Facilities Council Formed
By John F. Infanger
DFW AIRPORT — In March, more than 100 industry representatives fromairports, consulting firms, and others met at the DFW InternationalAirport energy center for the first meeting of the Airport FacilitiesCouncil. The goal: Build facilities that reduce cost, improve efficiency,and take into account life cycle issues, not just up-front design cost.
The AFC is being directed under the International Facilities Manage-ment Association (www.ifma.org), based in Houston, which actively promotes "green" design of facilities and has a reputation for collecting and disseminating data for various industries.
According to DFW's Robert Barker, who was named the first AFC president, a central theme for the new group is to design facilities that take into account level of service standards and integrate operations staff recommendations.
Eric Dillinger, a consultant with Carter & Burgess, a sponsor for the AFC event, says new design considerations focus on the total lifecycle cost of a building. Typically, he says, the construction of a building accounts for 25 percent of total lifecycle cost. More consideration needs to be given to how design ultimately affects operations and maintenance. He calls it "maintaining the Total Cost of Ownership balance sheet."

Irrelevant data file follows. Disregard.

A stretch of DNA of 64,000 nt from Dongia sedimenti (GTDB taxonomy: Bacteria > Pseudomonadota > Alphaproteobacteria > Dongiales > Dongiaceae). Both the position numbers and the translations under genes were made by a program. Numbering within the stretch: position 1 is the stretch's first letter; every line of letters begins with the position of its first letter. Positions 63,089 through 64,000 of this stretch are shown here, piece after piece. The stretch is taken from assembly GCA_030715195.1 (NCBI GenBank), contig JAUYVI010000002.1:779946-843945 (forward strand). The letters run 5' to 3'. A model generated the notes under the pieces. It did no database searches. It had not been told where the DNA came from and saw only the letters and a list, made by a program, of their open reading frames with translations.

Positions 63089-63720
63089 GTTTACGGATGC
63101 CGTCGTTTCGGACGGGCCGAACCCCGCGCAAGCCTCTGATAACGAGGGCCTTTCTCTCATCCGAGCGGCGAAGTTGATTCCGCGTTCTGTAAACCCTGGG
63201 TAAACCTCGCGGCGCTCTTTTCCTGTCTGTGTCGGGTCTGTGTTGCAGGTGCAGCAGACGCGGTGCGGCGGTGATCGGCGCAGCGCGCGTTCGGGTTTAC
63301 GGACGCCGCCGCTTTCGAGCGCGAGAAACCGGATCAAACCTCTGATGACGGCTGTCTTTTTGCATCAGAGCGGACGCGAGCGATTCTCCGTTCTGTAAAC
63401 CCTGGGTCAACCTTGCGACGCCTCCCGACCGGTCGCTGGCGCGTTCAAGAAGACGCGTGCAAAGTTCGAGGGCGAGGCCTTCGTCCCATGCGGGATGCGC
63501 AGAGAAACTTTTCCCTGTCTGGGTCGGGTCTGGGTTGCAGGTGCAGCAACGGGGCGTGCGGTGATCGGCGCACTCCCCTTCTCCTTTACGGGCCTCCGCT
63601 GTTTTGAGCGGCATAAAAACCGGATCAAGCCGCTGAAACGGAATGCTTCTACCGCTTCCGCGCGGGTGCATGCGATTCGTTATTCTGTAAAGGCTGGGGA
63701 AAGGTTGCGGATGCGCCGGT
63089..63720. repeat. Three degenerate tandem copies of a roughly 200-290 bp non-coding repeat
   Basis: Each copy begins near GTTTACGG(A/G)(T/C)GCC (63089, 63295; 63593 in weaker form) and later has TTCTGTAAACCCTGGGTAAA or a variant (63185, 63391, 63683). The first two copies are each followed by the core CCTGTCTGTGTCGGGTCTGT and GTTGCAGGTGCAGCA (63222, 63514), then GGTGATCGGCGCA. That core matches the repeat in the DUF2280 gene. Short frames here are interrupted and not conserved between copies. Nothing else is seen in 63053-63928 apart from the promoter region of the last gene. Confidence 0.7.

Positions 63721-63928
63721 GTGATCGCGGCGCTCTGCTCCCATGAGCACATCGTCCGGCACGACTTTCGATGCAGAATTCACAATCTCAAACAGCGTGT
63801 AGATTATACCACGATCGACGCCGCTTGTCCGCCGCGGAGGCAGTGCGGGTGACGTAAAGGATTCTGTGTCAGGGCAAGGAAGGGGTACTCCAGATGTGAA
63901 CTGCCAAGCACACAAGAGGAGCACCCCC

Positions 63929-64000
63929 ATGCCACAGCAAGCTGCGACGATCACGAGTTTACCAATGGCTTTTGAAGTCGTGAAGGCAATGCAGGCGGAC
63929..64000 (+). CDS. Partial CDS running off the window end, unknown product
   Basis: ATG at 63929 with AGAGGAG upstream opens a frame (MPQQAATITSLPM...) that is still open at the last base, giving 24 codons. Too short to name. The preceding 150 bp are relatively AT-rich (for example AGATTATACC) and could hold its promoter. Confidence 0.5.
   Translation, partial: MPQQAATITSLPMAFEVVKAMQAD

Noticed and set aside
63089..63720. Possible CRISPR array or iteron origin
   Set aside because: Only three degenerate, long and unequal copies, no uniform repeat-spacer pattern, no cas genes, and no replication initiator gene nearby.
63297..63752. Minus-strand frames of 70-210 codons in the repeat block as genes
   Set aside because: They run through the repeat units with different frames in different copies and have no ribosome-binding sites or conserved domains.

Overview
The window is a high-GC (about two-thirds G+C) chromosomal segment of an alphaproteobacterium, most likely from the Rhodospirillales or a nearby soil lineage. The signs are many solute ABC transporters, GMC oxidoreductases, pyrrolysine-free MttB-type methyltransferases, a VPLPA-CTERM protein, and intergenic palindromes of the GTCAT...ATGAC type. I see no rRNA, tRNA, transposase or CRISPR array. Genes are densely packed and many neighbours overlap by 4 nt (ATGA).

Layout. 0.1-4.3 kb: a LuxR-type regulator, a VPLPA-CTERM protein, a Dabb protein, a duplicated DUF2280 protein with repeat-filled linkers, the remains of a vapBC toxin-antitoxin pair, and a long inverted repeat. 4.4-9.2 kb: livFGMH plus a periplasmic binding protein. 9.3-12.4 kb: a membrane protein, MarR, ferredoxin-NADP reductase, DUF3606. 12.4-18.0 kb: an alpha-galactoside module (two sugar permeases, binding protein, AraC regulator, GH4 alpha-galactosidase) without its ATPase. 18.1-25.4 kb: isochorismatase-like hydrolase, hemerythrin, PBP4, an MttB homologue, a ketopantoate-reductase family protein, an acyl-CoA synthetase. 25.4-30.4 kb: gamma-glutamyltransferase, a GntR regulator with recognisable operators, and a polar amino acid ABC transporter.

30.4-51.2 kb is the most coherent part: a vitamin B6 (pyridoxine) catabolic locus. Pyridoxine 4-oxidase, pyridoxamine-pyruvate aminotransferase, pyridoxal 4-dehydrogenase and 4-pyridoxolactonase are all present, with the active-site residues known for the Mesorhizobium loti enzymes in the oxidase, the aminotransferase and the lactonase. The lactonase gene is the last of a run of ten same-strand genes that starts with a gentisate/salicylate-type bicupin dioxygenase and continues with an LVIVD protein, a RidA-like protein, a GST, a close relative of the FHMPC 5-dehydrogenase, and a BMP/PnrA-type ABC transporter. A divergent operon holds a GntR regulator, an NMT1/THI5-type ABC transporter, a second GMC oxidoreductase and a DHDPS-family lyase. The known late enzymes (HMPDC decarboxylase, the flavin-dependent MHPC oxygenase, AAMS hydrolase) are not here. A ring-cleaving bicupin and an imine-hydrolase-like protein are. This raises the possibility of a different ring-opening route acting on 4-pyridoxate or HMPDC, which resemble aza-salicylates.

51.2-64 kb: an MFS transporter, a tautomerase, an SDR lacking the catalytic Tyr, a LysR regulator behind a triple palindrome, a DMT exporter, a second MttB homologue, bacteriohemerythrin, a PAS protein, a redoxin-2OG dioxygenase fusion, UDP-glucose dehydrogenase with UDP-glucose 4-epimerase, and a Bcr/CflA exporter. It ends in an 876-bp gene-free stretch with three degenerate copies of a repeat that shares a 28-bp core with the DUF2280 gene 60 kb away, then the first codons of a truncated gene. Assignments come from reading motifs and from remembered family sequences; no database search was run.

Comments James Crites, DFW executive vice president, "Smart design with the environment in mind is the order of the day." Such smart design, he explains, will increasingly involve criteria promoted by EPA and the U.S. Green Building Council's Leadership in Energy and Environmental Design (LEEDS) standards. In fact, he says, airports are beginning to require LEEDS certification from respondents to requests for proposals for new structures. "We're going to reach out to EPA," he says.